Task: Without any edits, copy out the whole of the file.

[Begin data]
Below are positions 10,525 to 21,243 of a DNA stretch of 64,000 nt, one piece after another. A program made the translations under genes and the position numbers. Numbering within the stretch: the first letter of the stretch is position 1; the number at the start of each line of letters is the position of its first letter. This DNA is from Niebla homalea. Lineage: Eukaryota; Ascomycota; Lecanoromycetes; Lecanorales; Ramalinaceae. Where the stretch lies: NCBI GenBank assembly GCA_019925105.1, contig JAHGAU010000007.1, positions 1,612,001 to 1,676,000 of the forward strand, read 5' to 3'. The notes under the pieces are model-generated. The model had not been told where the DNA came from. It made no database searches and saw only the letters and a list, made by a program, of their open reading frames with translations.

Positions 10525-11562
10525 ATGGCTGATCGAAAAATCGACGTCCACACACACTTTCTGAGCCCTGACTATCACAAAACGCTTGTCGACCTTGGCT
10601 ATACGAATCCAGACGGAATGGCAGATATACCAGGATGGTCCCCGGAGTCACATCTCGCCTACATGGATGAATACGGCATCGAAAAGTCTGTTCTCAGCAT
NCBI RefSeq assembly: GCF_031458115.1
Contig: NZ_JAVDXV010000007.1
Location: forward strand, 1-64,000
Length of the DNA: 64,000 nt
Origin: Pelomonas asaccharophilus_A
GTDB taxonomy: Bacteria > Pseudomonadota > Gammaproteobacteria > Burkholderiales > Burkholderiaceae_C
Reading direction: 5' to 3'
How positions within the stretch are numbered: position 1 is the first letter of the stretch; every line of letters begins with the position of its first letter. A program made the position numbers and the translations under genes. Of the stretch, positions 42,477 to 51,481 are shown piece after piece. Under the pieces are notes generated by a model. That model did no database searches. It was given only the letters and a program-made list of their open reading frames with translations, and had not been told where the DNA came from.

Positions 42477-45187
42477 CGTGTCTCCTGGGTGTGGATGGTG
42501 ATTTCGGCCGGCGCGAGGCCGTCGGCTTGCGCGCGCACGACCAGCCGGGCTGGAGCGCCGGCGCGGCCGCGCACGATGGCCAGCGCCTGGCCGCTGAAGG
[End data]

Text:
Below are positions 10,525 to 21,243 of a DNA stretch of 64,000 nt, one piece after another. A program made the translations under genes and the position numbers. Numbering within the stretch: the first letter of the stretch is position 1; the number at the start of each line of letters is the position of its first letter. This DNA is from Niebla homalea. Lineage: Eukaryota; Ascomycota; Lecanoromycetes; Lecanorales; Ramalinaceae. Where the stretch lies: NCBI GenBank assembly GCA_019925105.1, contig JAHGAU010000007.1, positions 1,612,001 to 1,676,000 of the forward strand, read 5' to 3'. The notes under the pieces are model-generated. The model had not been told where the DNA came from. It made no database searches and saw only the letters and a list, made by a program, of their open reading frames with translations.

Positions 10525-11562
10525 ATGGCTGATCGAAAAATCGACGTCCACACACACTTTCTGAGCCCTGACTATCACAAAACGCTTGTCGACCTTGGCT
10601 ATACGAATCCAGACGGAATGGCAGATATACCAGGATGGTCCCCGGAGTCACATCTCGCCTACATGGATGAATACGGCATCGAAAAGTCTGTTCTCAGCAT
NCBI RefSeq assembly: GCF_031458115.1
Contig: NZ_JAVDXV010000007.1
Location: forward strand, 1-64,000
Length of the DNA: 64,000 nt
Origin: Pelomonas asaccharophilus_A
GTDB taxonomy: Bacteria > Pseudomonadota > Gammaproteobacteria > Burkholderiales > Burkholderiaceae_C
Reading direction: 5' to 3'
How positions within the stretch are numbered: position 1 is the first letter of the stretch; every line of letters begins with the position of its first letter. A program made the position numbers and the translations under genes. Of the stretch, positions 42,477 to 51,481 are shown piece after piece. Under the pieces are notes generated by a model. That model did no database searches. It was given only the letters and a program-made list of their open reading frames with translations, and had not been told where the DNA came from.

Positions 42477-45187
42477 CGTGTCTCCTGGGTGTGGATGGTG
42501 ATTTCGGCCGGCGCGAGGCCGTCGGCTTGCGCGCGCACGACCAGCCGGGCTGGAGCGCCGGCGCGGCCGCGCACGATGGCCAGCGCCTGGCCGCTGAAGG